Ordinary people evolve to have extraordinary capabilities on TV shows like “Heroes” and movies like the "X-Men" franchise. In real life, people don’t have genetic mutations that give rise to wings or telepathy, but scientists say human evolution is still happening. A new study published in Proceedings of the National Academy of Science offers some of the best evidence so far.
Researchers at the University of Quebec at Montreal examined a very detailed database of church records for residents of Ile aux Coudres, a tiny island northeast of Quebec City, Quebec, between 1799 and 1940.
The data allowed scientists to track the ages at which female residents had their first-born children. Among those women, the average age of first reproduction dropped from 26 to 22. The study supports the idea that increasingly younger birth ages were influenced by genetic changes caused by natural selection. In other words, the propensity to have a child at a younger age is the result of inherited genetic traits, the study suggests. (Evolution means that organisms change over time based on inherited traits).
"The study is the first to demonstrate a genetic response to selection in a very important demographic trait in a human population in such recent times," said Yale University professor of evolutionary biology Stephen C. Stearns, who helped review the study.
The evolutionary change is likely due to falling mortality rates, says Stearns. Better hygiene, vaccines and medicine that allow more infants to survive, he says, are likely linked to ongoing evolution among the women on Ile aux Coudres who had children earlier with each successive generation.
But why does the study consider the mother's age at first birth a genetic trait rather than a cultural one?
Well, for one, the research offers genetic evidence that the trend of decreasing age of first birth was largely biological, says Stearns.
In general, there is a correlation between age at a woman's first menstrual cycle and age at first birth. That said, it's possible that the "inference" of the trend as a genetic trait was "contaminated" somewhat by "any element of culture – such as education, wealth or religion – that varied among families," he says.
The only way to draw a definitive conclusion, says Stearns, would be to measure culture as precisely as science measures genetics – which is impossible – or to study a large group of both identical and fraternal twins reared apart from birth – which is difficult.
As a result, Stearns says, "we must remain agnostic on a definitive conclusion."
The study "is probably one of the very best confirmations so far that human populations are still evolving," Stearns says. Until recently, it was assumed that humans hadn't changed in any significant way genetically since the ancient Greeks or earlier, he says.
"I think that science is now showing that it may be happening slowly – but we are still changing," says Stearns, who authored a similar study using detailed medical records beginning in 1948 from a group of people in Framingham, Massachusetts.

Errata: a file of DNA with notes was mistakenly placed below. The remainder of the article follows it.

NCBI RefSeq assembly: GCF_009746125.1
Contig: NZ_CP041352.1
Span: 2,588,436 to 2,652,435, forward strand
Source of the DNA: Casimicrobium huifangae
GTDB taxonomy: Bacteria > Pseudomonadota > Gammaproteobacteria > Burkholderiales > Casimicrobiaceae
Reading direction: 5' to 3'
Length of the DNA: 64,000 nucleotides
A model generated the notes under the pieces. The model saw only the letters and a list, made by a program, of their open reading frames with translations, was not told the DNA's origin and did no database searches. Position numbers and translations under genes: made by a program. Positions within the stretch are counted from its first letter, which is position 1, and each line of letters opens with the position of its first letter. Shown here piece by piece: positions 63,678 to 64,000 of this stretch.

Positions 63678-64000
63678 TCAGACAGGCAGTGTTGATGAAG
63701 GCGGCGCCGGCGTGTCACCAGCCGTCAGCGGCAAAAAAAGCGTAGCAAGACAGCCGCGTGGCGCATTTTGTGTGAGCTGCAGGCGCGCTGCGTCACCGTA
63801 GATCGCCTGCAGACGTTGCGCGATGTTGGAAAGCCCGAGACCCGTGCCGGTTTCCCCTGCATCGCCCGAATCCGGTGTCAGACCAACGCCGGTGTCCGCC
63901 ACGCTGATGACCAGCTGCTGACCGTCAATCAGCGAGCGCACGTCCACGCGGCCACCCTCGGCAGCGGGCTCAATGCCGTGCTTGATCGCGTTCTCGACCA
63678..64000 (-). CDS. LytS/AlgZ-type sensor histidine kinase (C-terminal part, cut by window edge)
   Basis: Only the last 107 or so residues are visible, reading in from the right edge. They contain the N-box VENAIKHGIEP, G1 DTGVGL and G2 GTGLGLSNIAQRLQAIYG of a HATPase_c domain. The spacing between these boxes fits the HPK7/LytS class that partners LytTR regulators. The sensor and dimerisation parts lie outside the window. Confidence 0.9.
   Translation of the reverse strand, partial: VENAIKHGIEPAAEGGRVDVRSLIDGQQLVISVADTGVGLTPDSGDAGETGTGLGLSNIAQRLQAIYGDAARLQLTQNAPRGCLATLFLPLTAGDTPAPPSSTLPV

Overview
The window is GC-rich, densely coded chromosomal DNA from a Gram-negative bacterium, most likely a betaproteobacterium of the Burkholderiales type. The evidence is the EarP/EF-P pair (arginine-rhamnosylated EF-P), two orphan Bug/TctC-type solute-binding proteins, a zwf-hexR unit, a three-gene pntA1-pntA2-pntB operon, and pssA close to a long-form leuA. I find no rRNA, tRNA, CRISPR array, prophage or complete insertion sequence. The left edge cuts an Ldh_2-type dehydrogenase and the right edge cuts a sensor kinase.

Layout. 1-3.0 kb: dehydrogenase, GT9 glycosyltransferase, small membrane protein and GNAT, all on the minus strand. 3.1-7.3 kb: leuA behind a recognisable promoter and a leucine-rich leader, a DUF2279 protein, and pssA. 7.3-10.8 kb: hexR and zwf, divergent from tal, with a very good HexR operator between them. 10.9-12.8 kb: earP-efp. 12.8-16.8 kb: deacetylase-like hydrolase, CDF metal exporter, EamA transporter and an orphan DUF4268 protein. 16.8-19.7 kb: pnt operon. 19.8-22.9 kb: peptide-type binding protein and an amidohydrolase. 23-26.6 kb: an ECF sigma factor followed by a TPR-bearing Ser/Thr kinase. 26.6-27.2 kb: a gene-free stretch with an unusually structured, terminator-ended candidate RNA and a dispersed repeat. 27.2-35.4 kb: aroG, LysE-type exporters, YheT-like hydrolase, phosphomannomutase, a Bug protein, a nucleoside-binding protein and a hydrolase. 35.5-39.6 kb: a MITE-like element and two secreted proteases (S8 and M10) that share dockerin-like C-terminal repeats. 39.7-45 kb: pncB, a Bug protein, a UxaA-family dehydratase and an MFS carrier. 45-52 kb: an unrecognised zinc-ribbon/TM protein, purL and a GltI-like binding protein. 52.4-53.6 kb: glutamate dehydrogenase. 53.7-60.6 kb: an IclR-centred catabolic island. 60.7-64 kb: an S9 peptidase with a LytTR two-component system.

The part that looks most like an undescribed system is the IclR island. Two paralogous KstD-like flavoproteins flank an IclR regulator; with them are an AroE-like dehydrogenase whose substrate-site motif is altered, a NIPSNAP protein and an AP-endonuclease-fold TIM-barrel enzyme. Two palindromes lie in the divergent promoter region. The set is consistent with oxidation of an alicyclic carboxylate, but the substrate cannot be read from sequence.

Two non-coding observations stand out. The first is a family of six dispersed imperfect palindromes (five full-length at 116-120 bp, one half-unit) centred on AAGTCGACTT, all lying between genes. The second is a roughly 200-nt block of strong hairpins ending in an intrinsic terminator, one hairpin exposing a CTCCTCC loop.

But a co-author of the new study, Emmanuel Milot, points out that just because "evolution is possible in rapid time, doesn't mean that it's occurring all the time."
"We're changing," Stearns says, "in ways that are being shaped by our culture."
It's not the first study to suggest this idea.
Tibetans in the Himalayas have evolved to better adapt to low oxygen at high altitudes over just a few hundred generations, according to research published last year.
Other studies revealed that adult humans in regions of Africa and Northern Europe developed the ability to tolerate lactose in their diets as recently as 5,000 or 6,000 years ago. Scientists say the evolution was linked to the cultural reliance on milk as an agricultural product.
"What is different with our study," says Milot, "is we follow the change from one generation to another in the population. The lactose tolerance and Tibetan studies are processes that occur during a longer time that leave patterns in the genes of the population."
The Quebec study will help scientists close in on one of the biggest cutting-edge questions in the study of contemporary evolution: How important is specific genetic makeup when it comes to medical treatment? Physicians in the future may improve health care by learning more about how treatment outcomes are linked to the particular genetic maps of their patients.
Although science has overwhelmingly accepted Charles Darwin's 19th-century theory of genetic evolution by natural selection, the concept still has its doubters. In fact, when CNN Light Years opened up the floor to reader comments on the topic of evolution, there were more than 3,500 responses, with a broad mixture of opinions, and clearly some people have strong views about whether religious beliefs can mesh with evolution. But the scientific community treats evolution as an established fact.
By the way, just for fun, we had to ask: What about super powers? Any chance that ongoing evolution will be creating any winged superheroes any time soon?
Um, no, says Stearns.
"No mutations producing another pair of appendages have ever been observed – among humans or any four-legged creatures – in 350 million years. That's among millions of different species – not only our own. It's not going to happen."